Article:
# Weird resistor with dots around it on the schematic

I was looking through the LTC4041 datasheet and saw this:

The 10mOhm resistor with the two nodes really close to it - is that a "special" resistor or something? Why have they drawn it like that?

• Those dots are actually little different than the other dots indicating nodes on the schematic. Commented Aug 13, 2019 at 20:17
• I would expect a 10mΩ resistor to have four terminals. See also en.wikipedia.org/wiki/Resistor#Ammeter_shunts Commented Aug 14, 2019 at 12:00

Those are just junction dots like all of the others nearby, to show where 3 wires connect. This is called a Kelvin connection. The idea is that the connection should be as close as possible to the resistor. There are also some 4-terminal resistors made especially for this purpose.

• The point of a Kelvin connection is NOT that the "connection should be as close as possible to the resistor" although that is often a side effect. When you have a resistor with a very low value, the resistance of the contact becomes significant, and when you drive a current through that resistor you will measure a voltage drop resulting from the sum of resistor and contact resistance. You need a SENSE wire that can measure the voltage AFTER the last connection of the current wire: in this way you measure the voltage drop due the resistor itself, not the connection. Commented Aug 16, 2019 at 21:56

It is a regular sense resistor with a kelvin connection or four terminal sensing. The dots are there to show a connection with the wires. A kelvin connection measures the current through the sense resistor for the DC to DC converter.

Lord Kelvin is attributed for being first to use the technique to measure low resistances.

It is important to make the connection to avoid parasitic resistance in the traces as shown below. If the traces are placed outside of the resistor, the resistance of the traces can add with the resistor, where most resistances are in the kΩ, a few mΩ from the traces won't make a difference. In the case of sense resistors, a few mΩ from traces can contribute to large errors.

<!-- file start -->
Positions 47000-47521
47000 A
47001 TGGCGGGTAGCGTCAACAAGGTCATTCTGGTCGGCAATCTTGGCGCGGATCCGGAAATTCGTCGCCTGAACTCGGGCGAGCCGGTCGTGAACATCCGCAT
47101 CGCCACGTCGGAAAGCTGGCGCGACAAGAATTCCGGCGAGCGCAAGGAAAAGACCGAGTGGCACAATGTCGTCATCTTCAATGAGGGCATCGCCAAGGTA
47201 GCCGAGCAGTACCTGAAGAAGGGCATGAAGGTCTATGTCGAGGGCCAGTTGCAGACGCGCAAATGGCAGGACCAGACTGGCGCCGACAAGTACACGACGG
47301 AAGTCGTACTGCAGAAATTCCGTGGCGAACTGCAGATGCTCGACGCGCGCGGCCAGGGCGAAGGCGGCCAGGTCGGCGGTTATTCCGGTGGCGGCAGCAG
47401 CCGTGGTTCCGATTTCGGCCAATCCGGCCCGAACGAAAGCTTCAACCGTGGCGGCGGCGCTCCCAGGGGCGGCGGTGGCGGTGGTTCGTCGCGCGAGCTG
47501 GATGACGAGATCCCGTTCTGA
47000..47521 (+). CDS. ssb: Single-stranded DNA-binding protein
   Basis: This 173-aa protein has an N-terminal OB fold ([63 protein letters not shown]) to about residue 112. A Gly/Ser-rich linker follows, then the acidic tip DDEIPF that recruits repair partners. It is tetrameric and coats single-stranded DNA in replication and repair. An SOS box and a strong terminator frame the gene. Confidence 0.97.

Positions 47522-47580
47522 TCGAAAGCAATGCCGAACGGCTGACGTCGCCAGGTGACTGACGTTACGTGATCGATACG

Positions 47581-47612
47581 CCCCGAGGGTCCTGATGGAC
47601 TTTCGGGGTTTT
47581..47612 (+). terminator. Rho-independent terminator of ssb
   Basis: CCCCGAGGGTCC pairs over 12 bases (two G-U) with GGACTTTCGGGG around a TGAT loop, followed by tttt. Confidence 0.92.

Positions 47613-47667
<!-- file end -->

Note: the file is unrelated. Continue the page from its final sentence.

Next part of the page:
Running the traces on the inside of the sense resistor ensures that no current is flowing through the sense traces (because voltage measurements need to be high impedance).

4-terminal shunt resistors can be used that provide a kelvin connection internal to the resistor, and provide better accuracy, especially in high current applications.

Source: 4-terminal shunt resistor

• I'm intrigued. Does one need to buy a ten milli-ohm resistor? (I never knew they sold such a thing). I would have guessed that about an inch of a PCB trace would be ten milli-ohms. Heat dissipation would be 25mW at 2.5A. Commented Aug 14, 2019 at 10:04
• A 10milli ohm resistor can be a great deal smaller then a inch long! Also less temperature sensitive and less prone to PCB board process variations. It is a very standard sort of part in switched mode power applications where current mode control is popular. Commented Aug 14, 2019 at 12:21
• @nigel222 PCB traces can be used as resistors, but its best to buy resistors that have better temperature coefficients Commented Aug 14, 2019 at 15:36
• Your answer should say why picture #2 is bad: any current flowing through sections of unknown resistance between the sense wires will degrade measurement accuracy. In the first picture, the only thing current flows through between the sense wires is the calibrated resistor. In the second, however, the current being measured also flows through two uncalibrated traces between the sense wires. Commented Aug 14, 2019 at 20:51
• @supercat -- Are you sure? From Wikipedia, Four terminal sensing, Operating Principle section, "A pair of sense connections (voltage leads) are made immediately adjacent to the target impedance, so that they do not include the voltage drop in the force leads or contacts. Since almost no current flows to the measuring instrument, the voltage drop in the sense leads is negligible." My emphasis. Similarly, for a DMM, the resistance of the leads don't usually matter, because impedance is high, and current is very low. Commented Nov 5, 2023 at 3:47